The Scoop on tonight's games

Two games dot the schedule tonight, the traditional Thursday night affair on ESPN and a special mid-week game in the Southland Conference. Let's get right to it.

North Carolina at Virginia (7:30 p.m. ET, ESPN)

Though it may have seemed impossible when the Cavaliers endured their six-game losing streak, Mike London's team is still in contention for a bowl game. Virginia bookended its half-season slide wth wins over Richmond and Penn State to open the year and defeats of N.C. State and Miami in the last two weeks. A win tonight and next week at Virginia Tech will send the Cavs to back-to-back bowls for the first time since 2004-05. Nevermind that Virginia hasn't beaten Virginia Tech since 2003, that's next week's problem. What does Virginia need to do to beat North Carolina?

A big issue for Mike London's team has been its disconnect between yards and points. The Cavs have gained the fifth-most yards in the ACC but scored the ninth-most points. Their defense has allowed the third-fewest yards in the conference but allowed the fifth-most points. Underlying that issue has been its problems with turnovers.Virginia possesses and even turnover margin (6-6) in their four wins and stand at a minus-12 (16-4) in their six losses. That minus-12 margin puts them in last place in the ACC and 112th in the nation in turnover margin.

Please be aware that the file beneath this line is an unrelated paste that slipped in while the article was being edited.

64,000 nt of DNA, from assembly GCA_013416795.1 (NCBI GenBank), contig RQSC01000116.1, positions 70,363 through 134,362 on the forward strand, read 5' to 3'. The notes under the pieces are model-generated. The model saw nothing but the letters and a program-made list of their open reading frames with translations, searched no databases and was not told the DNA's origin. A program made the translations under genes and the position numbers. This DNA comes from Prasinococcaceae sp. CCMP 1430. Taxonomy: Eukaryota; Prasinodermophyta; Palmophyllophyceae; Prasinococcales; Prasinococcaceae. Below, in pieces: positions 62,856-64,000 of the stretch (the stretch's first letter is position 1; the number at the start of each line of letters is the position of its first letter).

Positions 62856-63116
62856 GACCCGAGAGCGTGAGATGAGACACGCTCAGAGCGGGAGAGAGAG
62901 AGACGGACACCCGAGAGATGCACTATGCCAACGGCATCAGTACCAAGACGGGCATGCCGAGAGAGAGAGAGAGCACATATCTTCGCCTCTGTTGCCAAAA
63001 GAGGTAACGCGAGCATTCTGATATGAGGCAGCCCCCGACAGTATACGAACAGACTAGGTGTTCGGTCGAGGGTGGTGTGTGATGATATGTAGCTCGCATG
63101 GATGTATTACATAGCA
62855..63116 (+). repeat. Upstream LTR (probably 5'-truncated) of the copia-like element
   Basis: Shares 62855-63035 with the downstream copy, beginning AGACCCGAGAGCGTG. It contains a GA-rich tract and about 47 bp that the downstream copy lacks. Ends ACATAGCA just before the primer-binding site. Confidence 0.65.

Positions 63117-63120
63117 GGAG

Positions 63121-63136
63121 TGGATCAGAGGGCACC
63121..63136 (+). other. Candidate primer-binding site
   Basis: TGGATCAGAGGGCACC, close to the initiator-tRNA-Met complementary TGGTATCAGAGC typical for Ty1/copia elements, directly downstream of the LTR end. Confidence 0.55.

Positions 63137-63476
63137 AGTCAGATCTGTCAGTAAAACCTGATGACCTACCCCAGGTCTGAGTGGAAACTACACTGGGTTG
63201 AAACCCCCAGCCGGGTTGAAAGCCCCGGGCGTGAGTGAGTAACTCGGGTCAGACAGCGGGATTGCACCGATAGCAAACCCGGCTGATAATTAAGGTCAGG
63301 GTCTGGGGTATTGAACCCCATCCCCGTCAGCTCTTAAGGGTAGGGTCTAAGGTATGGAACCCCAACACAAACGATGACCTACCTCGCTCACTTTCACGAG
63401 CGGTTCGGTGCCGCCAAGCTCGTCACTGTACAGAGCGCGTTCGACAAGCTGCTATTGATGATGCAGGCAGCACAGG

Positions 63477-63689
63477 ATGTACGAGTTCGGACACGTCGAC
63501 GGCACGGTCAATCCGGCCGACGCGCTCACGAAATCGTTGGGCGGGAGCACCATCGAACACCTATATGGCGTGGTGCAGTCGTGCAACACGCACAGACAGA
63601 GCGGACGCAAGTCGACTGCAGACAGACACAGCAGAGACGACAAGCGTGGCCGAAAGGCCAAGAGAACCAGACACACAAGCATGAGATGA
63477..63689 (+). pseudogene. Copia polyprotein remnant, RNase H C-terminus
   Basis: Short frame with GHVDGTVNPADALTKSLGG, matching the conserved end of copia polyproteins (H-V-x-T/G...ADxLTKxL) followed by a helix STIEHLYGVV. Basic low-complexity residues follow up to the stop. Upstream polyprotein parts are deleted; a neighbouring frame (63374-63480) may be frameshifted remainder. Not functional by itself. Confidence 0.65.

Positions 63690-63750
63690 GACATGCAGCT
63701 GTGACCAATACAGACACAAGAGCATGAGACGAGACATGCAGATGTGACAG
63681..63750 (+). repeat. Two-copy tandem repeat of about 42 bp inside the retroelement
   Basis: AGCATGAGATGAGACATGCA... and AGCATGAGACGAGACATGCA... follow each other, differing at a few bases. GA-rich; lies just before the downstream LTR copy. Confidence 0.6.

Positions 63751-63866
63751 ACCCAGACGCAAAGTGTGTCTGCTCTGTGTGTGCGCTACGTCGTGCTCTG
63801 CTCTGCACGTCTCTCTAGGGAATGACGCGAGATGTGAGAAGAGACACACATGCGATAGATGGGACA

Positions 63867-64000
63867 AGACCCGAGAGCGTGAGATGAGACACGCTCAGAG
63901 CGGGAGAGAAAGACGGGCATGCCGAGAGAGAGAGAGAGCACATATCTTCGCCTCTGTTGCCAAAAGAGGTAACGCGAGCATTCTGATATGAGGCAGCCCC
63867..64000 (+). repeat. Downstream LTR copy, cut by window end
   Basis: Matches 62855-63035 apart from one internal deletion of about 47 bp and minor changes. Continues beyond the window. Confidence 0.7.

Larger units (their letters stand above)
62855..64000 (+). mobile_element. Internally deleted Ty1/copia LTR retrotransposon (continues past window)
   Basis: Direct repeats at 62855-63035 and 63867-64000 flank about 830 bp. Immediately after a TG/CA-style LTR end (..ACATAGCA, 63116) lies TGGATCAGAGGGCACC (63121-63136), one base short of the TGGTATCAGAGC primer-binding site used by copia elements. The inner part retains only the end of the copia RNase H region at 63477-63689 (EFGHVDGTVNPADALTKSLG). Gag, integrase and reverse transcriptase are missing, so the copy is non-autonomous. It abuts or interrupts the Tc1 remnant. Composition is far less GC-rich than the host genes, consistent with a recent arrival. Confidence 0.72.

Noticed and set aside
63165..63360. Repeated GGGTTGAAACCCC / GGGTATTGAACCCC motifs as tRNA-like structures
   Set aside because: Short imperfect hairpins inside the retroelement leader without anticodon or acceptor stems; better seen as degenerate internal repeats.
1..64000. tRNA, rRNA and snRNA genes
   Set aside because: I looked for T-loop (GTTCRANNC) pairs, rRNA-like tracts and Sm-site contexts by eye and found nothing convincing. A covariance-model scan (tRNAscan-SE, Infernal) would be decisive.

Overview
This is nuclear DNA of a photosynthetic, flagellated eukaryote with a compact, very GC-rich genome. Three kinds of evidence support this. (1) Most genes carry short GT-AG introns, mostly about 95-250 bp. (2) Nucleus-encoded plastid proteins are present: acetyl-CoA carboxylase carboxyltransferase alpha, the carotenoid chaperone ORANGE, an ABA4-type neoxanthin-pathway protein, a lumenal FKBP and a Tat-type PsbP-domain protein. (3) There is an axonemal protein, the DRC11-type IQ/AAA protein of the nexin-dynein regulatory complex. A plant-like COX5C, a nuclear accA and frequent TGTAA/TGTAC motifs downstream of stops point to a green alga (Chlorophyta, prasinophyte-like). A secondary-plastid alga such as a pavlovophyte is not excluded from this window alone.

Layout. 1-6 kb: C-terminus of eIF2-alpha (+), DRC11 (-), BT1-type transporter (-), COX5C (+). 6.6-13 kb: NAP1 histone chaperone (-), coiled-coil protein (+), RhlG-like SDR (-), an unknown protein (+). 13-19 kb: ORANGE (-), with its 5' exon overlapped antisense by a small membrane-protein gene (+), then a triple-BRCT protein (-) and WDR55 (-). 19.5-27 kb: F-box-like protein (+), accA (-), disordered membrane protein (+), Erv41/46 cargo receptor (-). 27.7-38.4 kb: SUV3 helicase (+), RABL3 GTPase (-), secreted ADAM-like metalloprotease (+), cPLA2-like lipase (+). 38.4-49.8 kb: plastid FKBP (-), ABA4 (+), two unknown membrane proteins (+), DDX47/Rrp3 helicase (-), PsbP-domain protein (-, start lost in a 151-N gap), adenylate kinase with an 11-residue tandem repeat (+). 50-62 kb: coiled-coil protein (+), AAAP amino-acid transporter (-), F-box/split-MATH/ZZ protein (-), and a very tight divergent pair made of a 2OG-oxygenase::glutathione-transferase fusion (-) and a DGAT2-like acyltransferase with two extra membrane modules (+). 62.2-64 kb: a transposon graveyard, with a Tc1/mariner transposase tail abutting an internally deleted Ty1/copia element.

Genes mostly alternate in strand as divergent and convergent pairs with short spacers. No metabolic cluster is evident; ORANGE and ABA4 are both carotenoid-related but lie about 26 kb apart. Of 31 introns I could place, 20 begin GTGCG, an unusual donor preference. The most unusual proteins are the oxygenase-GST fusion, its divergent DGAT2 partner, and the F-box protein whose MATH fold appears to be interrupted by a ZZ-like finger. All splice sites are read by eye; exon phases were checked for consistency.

Quarterback Michael Rocco returned to a regular spot in the line-up last week and threw for 300 yards and four touchdowns in the 41-40 win over Miami. Virginia will need Rocco to remain hot and put pressure on a smarting North Carolina defense fresh off a 68-50 loss to Georgia Tech. The Tar Heels have also struggled away from home this season, winning only once in four tries. Tonight's game is in Charlottesville. 

If nothing else, you should tune in to watch the masterful North Carolina running back Giovani Bernard. The sophomore leads the ACC and ranks eighth nationally with 126 rushing yards per game while simultaneously ranking fourth in the country in punt returns at nearly 18 yards per return. Bernard won the N.C. State game with a 74-yard punt return touchdown with 13 seconds to go to break a 35-35 tie. The combination of Bernard and quarterback Bryn Renner (270 yards per game, 20 touchdowns) will be a handful for Jim Reid's defense. 

A bowl game is out of the picture for Larry Fedora's group in his first year at the helm, but at 6-4 he can still lead the Tar Heels to their first eight-win regular season since 2009. 

Southeastern Louisiana at Nicholls State (7 p.m. ET)

Bragging rights in the River Bell Classic are on the line tonight as Ron Roberts' first season at the helm of Southeastern Louisiana concludes in Thibodaux, La., against Charlie Stubbs and Nicholls State. At 1-8 overall and 0-6 in the Southland Conference, 2012 has been a trying season for Nicholls State but part of that can be salvaged if the Colonels can extend their home winning streak in the River Bell Classic to six games. The 2010 meeting came down to a late two-point conversion when Nicholls State batted down a Southeastern Louisiana pass to preserve a 27-25 win.